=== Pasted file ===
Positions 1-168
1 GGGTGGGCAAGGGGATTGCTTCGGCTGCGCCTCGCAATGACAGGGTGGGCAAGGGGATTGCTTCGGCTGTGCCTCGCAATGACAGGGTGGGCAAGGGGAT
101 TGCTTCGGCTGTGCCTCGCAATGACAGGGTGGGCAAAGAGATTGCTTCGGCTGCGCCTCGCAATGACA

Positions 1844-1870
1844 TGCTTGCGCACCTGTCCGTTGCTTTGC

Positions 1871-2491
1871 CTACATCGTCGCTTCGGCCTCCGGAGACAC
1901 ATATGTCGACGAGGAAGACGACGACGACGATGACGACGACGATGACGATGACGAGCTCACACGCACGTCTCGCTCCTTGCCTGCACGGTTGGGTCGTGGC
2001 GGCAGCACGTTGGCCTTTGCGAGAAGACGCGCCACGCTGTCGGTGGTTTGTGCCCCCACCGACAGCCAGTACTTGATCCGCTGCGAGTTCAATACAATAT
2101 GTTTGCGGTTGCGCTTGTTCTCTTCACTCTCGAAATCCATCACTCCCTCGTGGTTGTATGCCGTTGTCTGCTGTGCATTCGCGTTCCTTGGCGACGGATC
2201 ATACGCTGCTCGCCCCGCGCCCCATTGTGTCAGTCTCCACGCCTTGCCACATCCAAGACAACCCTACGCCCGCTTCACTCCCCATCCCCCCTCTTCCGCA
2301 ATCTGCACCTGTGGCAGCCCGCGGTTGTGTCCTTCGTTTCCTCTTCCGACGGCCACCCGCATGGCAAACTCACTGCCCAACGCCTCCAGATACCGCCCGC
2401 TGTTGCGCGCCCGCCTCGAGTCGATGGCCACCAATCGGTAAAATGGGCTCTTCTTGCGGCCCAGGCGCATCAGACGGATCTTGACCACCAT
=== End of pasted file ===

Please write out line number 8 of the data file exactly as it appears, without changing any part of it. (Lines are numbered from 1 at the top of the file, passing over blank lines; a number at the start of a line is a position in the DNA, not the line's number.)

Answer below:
1901 ATATGTCGACGAGGAAGACGACGACGACGATGACGACGACGATGACGATGACGAGCTCACACGCACGTCTCGCTCCTTGCCTGCACGGTTGGGTCGTGGC